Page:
The planning of professional development in the world of education seems to go one of two ways... it is thrown together in a rush because everyone is too busy; or it is focused on something "trendy" that other districts and schools are doing. While I have been guilty of both of those approaches in the past (and generally the results were fine), I have been thinking a lot lately about how we could reframe the whole PD planning process. In fact, I was recently at a conference where I attended a session focused on PD and most of the participants in the room were teachers and their overall reaction to PD was pretty negative. They described PD as disengaging, irrelevant and a waste of time. Needless to say, that really got me thinking. I was thinking a lot about planning PD so that the PD is meaningful for most of the participants (we may not reach everyone), resonates on both professional and personal levels, speaks to the needs of our learning community and empowers participants to learn something that will inform their practice.
Sounds easy enough, right? Well, it is far from easy! In fact planning great PD is one of the most challenging aspects of our work because we want it to be exciting, positive and engaging! We want the experience to look like this...
Unfortunately, what we know is that the PD experience often leaves participants (and even the facilitators) feeling like this...
4 Possibilities for Planning PD
To that end, I would like to offer the 4 following possibilities for planning PD that focuses on learning (thank you Fred Ende for that reminder) and has a positive impact on our kids...
1) Plan ahead with a team of community members who are invested in the outcomes of the PD. One school leader I was speaking to described a PD committee that she uses to plan every PD experience for her staff. The team, made up of teachers, gets together about every six weeks and discusses how things are going. These discussions then turn into a more focused conversation about staff readiness levels and where people could benefit from more support, where people could lead the learning themselves and where there is a high level of mastery, which means they don't necessarily need support in that area at this time.
The idea of a "PD Team" is a powerful one and I would suggest going beyond teachers and building leaders on this team... I would consider inviting students and potentially family members to be part of the conversation. Our students could shed some serious light on what they need during the classroom experience and what PD for the teachers could enhance the learning experiences. Our students have an important and unique lens and ultimately we want all PD to have a positive impact on them so why not include them in the conversation? Truth is, in some instances, our kids are able to plan and facilitate some of the PD for our teachers and for that reason, they should have a voice in the process.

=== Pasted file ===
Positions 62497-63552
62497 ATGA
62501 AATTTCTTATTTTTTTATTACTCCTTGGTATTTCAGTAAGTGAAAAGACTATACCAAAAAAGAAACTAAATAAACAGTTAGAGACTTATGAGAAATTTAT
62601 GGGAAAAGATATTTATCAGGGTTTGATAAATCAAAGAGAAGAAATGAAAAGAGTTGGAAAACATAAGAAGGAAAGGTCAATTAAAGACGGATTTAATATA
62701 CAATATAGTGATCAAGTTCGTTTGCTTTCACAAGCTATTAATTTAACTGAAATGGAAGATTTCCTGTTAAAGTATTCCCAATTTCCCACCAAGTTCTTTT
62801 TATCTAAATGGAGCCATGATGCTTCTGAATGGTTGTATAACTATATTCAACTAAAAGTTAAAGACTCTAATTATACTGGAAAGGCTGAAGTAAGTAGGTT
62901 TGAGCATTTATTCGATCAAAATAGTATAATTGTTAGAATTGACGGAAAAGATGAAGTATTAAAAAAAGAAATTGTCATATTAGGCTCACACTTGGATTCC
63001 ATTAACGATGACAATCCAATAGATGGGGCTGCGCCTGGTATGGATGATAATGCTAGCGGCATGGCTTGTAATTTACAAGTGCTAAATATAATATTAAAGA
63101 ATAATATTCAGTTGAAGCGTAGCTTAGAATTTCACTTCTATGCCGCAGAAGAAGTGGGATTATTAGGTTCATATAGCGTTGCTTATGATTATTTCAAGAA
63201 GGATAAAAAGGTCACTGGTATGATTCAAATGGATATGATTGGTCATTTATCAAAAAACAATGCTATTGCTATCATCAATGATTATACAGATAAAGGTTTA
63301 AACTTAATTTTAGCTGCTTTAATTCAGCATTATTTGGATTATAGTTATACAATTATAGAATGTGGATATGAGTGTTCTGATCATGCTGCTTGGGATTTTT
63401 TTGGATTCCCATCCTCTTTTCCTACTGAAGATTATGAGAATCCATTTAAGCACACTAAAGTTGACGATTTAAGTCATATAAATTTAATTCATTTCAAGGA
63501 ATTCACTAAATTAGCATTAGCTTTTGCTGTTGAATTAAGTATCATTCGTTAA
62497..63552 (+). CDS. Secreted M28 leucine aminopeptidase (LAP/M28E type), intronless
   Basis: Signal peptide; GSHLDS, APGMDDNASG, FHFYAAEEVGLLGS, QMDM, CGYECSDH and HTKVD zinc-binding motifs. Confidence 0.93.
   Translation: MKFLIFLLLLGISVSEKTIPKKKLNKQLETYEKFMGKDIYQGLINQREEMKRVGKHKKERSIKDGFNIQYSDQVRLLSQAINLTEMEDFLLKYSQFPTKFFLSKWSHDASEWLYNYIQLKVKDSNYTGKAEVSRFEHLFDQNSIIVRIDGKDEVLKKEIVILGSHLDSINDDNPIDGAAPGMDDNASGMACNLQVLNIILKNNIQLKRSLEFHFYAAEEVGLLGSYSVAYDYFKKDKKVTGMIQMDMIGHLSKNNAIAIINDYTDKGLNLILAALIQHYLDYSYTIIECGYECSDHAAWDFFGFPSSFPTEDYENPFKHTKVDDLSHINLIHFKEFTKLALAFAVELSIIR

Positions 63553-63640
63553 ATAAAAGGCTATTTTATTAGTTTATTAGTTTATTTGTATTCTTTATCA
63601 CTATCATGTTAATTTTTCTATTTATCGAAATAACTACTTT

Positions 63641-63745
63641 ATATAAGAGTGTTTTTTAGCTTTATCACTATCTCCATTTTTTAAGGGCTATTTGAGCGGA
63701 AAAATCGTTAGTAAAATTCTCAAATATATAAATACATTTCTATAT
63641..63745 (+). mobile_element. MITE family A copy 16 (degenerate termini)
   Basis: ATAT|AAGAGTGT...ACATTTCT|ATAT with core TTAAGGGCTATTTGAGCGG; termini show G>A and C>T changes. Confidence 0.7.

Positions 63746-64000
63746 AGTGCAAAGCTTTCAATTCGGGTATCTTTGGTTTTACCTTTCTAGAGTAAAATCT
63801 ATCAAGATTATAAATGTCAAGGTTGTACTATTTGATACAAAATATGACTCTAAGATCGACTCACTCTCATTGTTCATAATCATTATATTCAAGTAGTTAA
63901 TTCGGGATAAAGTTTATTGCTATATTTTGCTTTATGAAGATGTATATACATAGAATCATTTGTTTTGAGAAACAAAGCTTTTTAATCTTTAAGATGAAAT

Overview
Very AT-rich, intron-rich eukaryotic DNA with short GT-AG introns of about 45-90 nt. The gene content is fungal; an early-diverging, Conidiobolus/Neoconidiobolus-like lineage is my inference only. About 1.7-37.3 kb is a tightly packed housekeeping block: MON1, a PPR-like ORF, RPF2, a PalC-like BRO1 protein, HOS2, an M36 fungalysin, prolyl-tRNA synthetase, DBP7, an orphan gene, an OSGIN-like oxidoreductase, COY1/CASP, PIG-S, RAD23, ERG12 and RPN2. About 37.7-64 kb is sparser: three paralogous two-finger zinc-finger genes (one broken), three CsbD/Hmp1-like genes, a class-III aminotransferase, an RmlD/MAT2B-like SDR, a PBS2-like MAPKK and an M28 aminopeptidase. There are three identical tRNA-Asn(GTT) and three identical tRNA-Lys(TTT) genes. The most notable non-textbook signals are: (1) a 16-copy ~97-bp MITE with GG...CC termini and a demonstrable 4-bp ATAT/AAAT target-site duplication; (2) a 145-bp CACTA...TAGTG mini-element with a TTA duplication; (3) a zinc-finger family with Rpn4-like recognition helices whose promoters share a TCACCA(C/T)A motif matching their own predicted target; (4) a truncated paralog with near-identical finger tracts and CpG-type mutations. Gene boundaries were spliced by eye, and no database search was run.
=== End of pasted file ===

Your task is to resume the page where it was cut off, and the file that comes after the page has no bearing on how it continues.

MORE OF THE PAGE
As for family members, while they may not be educational experts, they do see things through an important lens that can inform our practice. Family members know how their children feel when they come home, how their children engage in learning beyond the school day and how they perceive school from the outside. We should listen to these perspectives to help us determine what we could be doing better because ultimately, effective PD should help us be better for our kids.
2) Use your Twitter feed (or Instagram posts or Facebook wall) as another source of information for planning future professional development sessions. Get a team of leaders, teachers, students, etc. together and start planning future PD sessions/days based on what you are seeing as emerging themes in your story. What are you seeing a lot of? What are you seeing some of? What are you seeing none of? Use the answers to these questions to help plan next steps in regards to learning and teaching in your school/district. While the impetus for the Twitter feed may be telling the school story and building transparency between the school and the community, the byproduct (if the content of the posts are determined with intentionality) could be a whole new way to look at and facilitate PD!
3) Focus on the outcomes of the experience - not just the experience. Too often I hear about PD experiences that are solely focused on a product or PD experiences that are centered on a really "awesome" speaker/presenter. While these aspects are important, we must begin with the end in mind when planning PD - what do we want our team of educators to learn as a result of the PD? what impact do we want the PD to have on our kids and school? what practices do we want to refine and enhance as a result of the PD? The end result is critical because we cannot intentionally plan "drive by PD" that begins and ends in one day; we need to plan PD that happens on one day (or maybe more) but the results are felt for days, weeks, months and even years ahead.
4) Don't lose sight of the fact that if we want PD to matter and have a sustainable impact, it must resonate on both personal and professional levels! Based on my own research during my doctoral studies, all of the participants made it clear that meaningful PD was about getting participants to care, to be invested and to see the possibilities; PD should not be about what we aren't doing or what we "should" be doing. PD should matter to people; PD should be about possibilities; and most importantly, PD should impact the mind and heart!
These are just 4 possibilities to consider when planning PD for all of the awesome educators in our schools. What do you think? What have you tried? What has worked? What has failed? Please share your experiences below because together we are better!